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Public Sector Catering celebrates Plant-Based Day with new digital resource launch

21st May 2024 - 07:00
Public Sector Catering celebrates Plant-Based Day
To celebrate Plant-Based Day, the second part of Public Sector Catering Week (20-24th May), a ‘Catering for Climate Change’ resource has been released to highlight the emission reduction goal and suggestions of how caterers and chefs will get there.

According to research the food industry contributes up to one third of global greenhouse gas emissions, which have a major impact on land use, pollution and biodiversity. Without action, we will exceed safe planetary limit by 2050.

The focus of Plant-Based Day is to show caterers how you can either replace meat or supplement it with cheaper, plant-based ingredients to not only produce healthy, tasty dishes but make a measurable dent in your catering operations carbon emissions.

Globally emissions from agriculture and food need to reduce by 67% by 2050 to keep within the 1.5 degrees of warming. The ‘Catering for Climate’ digital resource highlights several changes to help reach this target, including:

  • Mindful ingredient sourcing: expand plant-based options, switch ruminant meat and go local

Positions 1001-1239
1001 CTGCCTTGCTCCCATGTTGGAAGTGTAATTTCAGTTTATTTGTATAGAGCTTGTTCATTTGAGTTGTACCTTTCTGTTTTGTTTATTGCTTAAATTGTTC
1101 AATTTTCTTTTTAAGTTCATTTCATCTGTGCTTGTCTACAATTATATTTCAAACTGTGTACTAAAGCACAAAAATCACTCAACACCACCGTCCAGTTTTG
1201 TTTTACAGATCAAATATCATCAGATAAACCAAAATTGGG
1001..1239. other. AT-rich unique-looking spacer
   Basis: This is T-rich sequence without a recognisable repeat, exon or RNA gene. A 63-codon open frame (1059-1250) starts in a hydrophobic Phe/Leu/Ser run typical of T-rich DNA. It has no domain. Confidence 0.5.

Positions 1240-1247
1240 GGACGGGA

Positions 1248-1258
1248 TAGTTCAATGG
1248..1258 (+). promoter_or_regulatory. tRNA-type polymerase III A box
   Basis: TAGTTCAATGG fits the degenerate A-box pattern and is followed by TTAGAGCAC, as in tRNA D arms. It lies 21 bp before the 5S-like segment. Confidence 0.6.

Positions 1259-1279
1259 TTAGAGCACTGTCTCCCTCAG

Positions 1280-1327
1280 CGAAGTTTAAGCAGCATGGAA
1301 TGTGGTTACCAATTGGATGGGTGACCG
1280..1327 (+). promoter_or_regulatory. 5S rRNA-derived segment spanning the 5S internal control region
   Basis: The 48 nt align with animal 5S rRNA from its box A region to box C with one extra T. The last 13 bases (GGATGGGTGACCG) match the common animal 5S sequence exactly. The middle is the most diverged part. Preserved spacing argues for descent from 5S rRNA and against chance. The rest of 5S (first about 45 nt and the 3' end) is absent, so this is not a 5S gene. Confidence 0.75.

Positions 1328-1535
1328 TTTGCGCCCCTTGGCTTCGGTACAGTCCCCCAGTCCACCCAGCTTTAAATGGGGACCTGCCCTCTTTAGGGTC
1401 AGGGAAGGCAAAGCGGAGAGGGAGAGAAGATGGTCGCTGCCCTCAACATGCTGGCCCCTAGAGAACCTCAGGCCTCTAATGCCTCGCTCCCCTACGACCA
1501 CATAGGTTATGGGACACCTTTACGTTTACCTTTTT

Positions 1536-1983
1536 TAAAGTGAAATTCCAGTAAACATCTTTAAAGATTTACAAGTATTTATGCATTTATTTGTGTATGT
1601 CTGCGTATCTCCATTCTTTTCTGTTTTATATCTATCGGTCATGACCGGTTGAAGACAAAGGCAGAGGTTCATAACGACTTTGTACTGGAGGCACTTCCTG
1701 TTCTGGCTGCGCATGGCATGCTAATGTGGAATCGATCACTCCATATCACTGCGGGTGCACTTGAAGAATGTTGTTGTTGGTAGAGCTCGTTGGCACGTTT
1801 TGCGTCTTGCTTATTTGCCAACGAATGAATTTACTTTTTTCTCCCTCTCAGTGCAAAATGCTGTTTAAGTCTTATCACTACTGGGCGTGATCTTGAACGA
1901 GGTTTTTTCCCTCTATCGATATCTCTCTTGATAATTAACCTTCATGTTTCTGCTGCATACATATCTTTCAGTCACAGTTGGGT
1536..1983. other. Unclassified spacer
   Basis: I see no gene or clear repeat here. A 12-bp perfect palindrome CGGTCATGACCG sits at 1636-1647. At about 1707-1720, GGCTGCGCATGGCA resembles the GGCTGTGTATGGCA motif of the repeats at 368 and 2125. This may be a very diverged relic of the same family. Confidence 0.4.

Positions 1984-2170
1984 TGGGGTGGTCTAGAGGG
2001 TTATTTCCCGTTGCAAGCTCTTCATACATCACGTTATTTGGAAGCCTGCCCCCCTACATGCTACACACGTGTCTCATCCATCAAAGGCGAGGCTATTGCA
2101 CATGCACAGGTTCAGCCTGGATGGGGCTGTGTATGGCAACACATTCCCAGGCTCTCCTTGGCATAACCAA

• Efficient energy practices: invest in energy efficient appliances and optimise cooking techniques
  • Waste reduction strategies: implement portion control and recycling
  • Water conservation measures: fix leaks and invest in water efficient equipment
  • Community engagement: educate staff and engage with the local community
  • Continuous improvement: Encourage kitchen staff to innovate and explore new sustainable practices

Professor Angela Tregear, for the University of Edinburgh Business School, said: “So many school caterers are already working towards this in various ways, but what could an emissions reduction target look like for school caterers and what are the sorts of changes that can help achieve it?”

Using the Meal Analyser tool she had helped to develop to measure carbon in school catering, 19 UK school catering services were monitored.

They were found on average to be generating 3.2kg carbon per 1kg of food served, which if extrapolated to all UK schools would mean emissions from meals coming to 943,520m tonnes CO2. Cutting that by a third would save the equivalent of a third of a million tonnes of CO2e.

More plant-based ingredients and less use of ruminant meat, such as replace beef with pork in a pasta Bolognese helped. The case study showed that simply swapping four ingredients would achieve a similar 12% reduction. Simply encouraging pupils to choose lower carbon dishes by labelling them as such on the menu helped save another 4% in CO2.

Written by
Edward Waddell